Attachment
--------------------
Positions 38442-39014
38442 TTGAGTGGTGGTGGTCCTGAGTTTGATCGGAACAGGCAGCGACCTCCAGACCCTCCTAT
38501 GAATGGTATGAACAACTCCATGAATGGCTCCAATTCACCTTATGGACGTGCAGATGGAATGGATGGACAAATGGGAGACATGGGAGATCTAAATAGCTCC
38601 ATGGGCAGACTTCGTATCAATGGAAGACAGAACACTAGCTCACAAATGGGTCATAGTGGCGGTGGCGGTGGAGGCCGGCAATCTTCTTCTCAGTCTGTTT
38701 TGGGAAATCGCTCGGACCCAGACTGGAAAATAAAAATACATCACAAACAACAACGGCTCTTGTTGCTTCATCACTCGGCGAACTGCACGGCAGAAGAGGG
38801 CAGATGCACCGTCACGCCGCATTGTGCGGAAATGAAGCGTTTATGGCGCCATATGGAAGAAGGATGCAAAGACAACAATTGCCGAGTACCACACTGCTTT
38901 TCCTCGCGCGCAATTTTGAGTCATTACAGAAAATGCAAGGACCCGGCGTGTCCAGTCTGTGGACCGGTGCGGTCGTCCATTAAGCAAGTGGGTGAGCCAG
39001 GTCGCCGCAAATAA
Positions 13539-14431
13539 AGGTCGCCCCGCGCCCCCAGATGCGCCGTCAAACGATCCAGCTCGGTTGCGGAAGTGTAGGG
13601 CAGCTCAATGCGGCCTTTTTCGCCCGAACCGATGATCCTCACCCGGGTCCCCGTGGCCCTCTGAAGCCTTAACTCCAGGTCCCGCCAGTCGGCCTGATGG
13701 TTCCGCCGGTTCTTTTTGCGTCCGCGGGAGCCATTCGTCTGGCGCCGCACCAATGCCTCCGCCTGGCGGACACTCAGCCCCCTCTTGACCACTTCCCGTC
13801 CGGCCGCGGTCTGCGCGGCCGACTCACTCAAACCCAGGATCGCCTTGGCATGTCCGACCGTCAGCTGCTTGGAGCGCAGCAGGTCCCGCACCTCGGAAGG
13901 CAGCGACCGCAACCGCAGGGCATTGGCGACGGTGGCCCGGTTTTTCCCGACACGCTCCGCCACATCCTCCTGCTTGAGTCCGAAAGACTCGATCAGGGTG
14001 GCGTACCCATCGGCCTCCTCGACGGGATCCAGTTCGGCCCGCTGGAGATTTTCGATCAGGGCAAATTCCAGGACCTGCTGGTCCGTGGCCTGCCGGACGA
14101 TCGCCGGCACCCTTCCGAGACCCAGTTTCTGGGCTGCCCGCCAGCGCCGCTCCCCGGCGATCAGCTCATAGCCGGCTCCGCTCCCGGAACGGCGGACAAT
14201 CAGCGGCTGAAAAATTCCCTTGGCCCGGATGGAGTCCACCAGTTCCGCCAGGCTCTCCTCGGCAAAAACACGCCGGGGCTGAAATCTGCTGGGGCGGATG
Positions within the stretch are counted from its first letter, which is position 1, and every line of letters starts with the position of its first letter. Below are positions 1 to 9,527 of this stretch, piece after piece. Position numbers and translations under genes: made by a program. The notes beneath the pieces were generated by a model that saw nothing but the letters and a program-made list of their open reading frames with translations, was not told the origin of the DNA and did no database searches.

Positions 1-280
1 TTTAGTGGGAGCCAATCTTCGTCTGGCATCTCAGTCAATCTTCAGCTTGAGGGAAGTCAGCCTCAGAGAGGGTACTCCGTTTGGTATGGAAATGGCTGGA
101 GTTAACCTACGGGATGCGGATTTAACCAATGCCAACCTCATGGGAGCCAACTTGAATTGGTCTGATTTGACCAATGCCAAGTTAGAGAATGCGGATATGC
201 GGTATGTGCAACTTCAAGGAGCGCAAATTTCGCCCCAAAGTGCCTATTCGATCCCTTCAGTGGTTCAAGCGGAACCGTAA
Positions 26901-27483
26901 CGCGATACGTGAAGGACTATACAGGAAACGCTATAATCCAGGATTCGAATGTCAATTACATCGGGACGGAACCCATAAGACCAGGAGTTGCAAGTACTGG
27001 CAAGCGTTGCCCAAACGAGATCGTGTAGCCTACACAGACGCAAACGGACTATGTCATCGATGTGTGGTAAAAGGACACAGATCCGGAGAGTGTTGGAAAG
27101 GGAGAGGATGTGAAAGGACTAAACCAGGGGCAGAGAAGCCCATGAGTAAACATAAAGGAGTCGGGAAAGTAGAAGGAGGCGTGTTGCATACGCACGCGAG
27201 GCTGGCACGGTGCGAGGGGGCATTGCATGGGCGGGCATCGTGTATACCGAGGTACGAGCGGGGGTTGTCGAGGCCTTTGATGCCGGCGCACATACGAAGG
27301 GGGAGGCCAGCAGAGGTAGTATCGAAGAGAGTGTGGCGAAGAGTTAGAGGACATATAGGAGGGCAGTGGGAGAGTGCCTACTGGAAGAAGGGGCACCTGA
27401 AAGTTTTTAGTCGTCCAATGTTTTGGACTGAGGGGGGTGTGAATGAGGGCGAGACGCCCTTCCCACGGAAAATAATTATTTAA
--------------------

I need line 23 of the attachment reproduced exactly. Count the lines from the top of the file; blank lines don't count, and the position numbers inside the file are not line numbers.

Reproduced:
Positions 26901-27483